LINAWEAVER: So that’s it. I’m gonna shove off. And hopefully not scrape too much of the boat. Alright, see you at the other side!
MINER: Yeah, have a good ride!
MINER: [into recorder] The sun is just starting to come up over San Francisco Bay, and I can still see the tiny little light of Stephen paddling away towards the city. The lights just blinked off on the Bay Bridge and it’s very calm. The water’s actually very calm this morning. It’s a little nerve-wracking to watch right now because at least optically it looks like he’s on a collision course with this giant container ship. He’s like this little tiny dot, and the tugboat that’s in front of the freighter is bigger, sort of boat-sized, and the freighter is just unbelievable, it’s like an apartment complex. A big, fast-moving apartment complex. God, it’s like David and Goliath out here. Don’t do it Stephen!
In the end, Stephen was okay. I know because I gave him a tape recorder so he could tell us what it was like out there.
LINAWEAVER: This is what the commute sounds like. [silence, distant freeway noise] That’s amazing.
In the meantime, after I saw him off I recorded my own trip across the Bay Bridge. See for yourself which you might prefer.
MINER: [in car] So, I’m in the car right now, and I am driving across the Bay Bridge, it’s 6:43, you know it’s fine, it’s not like too congested or anything, hang on, let me turn the radio down there.
LINAWEAVER: [in kayak] So you can hear the train whistle from Amtrak, the foghorn from Alcatraz … And a lot of cars on the Bay Bridge.
MINER: [in car] There’s mist over the Bay just a little bit. You can see the water, much clearer than it’s been. It does indeed look very, very peaceful out there. I’d much rather be out there than dealing with the S-curve.
LINAWEAVER: [in kayak] It’s amazing when you’re out here, you pretty much don’t hear anything besides the planes and the faint hum of the cars. But it’s amazing to be in the middle of several million people and you just don’t hear anything. It’s beautiful out here.
Out there, the commute usually takes Linaweaver about an hour, but it’s so calm this morning that he makes it in only 45 minutes. There’s not even that much traffic on the bridge, but he still almost beats me across. Once he gets out of the water, he picks up his kayak and walks the three blocks to his work, where he stores it, where else?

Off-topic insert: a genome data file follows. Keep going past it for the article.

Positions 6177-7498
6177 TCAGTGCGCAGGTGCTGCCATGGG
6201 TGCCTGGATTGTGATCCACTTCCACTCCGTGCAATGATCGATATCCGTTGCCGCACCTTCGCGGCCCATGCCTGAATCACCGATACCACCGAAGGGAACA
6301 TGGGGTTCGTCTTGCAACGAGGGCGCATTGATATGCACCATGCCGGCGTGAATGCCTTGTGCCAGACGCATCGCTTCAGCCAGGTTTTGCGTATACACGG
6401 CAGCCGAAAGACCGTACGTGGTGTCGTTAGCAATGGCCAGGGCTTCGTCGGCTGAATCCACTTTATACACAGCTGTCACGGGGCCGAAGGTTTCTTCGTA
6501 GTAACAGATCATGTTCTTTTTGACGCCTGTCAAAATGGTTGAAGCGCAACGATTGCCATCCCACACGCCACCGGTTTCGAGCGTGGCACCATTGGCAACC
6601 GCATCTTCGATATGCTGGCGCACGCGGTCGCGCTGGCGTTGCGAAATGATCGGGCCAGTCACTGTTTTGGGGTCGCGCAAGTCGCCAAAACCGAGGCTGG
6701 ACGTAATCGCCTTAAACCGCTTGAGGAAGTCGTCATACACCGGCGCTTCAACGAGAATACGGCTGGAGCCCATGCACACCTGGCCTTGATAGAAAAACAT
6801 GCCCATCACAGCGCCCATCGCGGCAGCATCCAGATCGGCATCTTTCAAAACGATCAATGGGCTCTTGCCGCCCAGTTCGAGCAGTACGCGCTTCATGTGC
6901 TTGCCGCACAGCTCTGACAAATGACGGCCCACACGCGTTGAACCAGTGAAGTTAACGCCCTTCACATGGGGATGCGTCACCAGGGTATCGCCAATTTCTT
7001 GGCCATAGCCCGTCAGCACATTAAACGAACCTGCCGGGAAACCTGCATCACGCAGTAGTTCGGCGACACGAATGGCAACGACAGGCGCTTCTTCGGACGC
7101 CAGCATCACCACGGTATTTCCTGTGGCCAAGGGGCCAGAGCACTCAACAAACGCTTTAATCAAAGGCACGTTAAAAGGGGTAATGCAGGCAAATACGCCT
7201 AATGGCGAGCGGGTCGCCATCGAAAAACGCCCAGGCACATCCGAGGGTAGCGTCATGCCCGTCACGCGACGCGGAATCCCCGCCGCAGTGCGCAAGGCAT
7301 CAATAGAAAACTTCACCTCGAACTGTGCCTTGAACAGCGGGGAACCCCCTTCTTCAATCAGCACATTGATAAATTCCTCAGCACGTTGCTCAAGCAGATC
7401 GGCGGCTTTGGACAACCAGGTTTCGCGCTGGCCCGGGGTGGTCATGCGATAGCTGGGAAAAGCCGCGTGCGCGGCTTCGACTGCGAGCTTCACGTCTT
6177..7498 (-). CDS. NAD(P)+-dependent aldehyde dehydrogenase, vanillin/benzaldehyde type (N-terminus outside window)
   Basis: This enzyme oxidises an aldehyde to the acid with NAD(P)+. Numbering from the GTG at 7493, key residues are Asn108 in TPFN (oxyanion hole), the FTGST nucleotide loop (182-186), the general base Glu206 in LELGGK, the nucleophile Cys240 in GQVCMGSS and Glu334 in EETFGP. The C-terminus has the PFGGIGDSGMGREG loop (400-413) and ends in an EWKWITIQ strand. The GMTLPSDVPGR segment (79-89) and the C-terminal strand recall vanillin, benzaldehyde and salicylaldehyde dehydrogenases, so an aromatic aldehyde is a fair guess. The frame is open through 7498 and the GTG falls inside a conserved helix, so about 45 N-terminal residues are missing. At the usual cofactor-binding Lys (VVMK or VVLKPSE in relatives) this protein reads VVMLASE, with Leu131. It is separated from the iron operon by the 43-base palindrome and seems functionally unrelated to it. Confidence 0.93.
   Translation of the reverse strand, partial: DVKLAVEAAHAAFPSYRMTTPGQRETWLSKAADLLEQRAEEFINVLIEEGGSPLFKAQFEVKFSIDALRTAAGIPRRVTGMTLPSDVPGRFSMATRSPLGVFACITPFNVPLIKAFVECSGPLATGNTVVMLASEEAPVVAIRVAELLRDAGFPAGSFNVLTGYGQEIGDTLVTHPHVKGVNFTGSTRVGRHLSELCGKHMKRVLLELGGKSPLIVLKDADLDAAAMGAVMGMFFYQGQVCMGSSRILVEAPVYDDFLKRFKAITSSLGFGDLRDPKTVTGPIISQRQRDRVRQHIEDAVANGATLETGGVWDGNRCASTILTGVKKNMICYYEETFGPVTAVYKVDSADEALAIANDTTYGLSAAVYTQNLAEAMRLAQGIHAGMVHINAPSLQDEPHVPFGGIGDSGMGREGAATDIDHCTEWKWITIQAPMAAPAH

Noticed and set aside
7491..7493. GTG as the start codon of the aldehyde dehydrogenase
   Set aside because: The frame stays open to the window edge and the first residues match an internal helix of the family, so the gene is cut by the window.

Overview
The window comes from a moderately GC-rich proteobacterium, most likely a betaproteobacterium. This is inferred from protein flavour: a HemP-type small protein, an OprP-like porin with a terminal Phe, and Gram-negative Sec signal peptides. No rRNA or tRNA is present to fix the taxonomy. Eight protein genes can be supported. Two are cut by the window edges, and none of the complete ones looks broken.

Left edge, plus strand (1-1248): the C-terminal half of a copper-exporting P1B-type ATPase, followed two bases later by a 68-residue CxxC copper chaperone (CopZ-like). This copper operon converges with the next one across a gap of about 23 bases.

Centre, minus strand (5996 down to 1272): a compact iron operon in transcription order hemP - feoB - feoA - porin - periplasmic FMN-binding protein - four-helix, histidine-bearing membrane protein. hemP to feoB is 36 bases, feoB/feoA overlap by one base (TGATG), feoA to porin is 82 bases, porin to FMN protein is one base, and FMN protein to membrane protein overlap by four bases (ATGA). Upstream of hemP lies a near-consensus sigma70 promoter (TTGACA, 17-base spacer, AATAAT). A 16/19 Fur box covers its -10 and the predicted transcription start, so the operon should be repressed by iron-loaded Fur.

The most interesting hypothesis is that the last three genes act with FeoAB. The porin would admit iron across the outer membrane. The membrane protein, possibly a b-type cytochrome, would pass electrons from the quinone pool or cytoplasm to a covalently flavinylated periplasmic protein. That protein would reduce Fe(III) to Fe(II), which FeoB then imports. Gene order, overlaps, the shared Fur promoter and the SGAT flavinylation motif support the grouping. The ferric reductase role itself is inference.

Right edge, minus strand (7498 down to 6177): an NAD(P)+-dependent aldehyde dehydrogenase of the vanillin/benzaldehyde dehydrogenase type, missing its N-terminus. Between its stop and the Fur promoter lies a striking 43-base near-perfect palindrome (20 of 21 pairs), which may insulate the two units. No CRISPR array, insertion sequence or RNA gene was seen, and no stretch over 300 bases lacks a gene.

LINAWEAVER: It’s a little bit of an unceremonious spot to end a kayaking trip, which is a large parking garage. But I’m actually lucky I can put it down here, there’s not a lot of places you can store something this big.
Right now, Linaweaver makes the kayak commute a few times a week, to and from Oakland. If it were up to him, he says he’d do it every day.
LINAWEAVER: Yeah, I’ve been thinking about moving to the city but don’t think I’m going to move because I wouldn’t be able to kayak commute. So I’m going to stay in Oakland.
If you’re a car commuter, the sound of cars and traffic reports might be familiar to you.
Not to Steven Linaweaver. Here’s how he described his commute in a recent email: "Conditions: Sunny and absolutely bluebird. Wind: Glorious, ridiculous tailwind between 10 and 15 miles per hour, directly eastward. Number of waves surfed en route: about 5."
So what time is it? Rush hour? Not for everyone. If you’re traveling across the Bay Bridge, and you can, take a peek over the side. You might just see a little kayak making his own way home, too.
For Crosscurrents, I’m Casey Miner.
Click here to see a slideshow of pictures from Stephen Linaweaver’s first kayak kayak commute in 2009.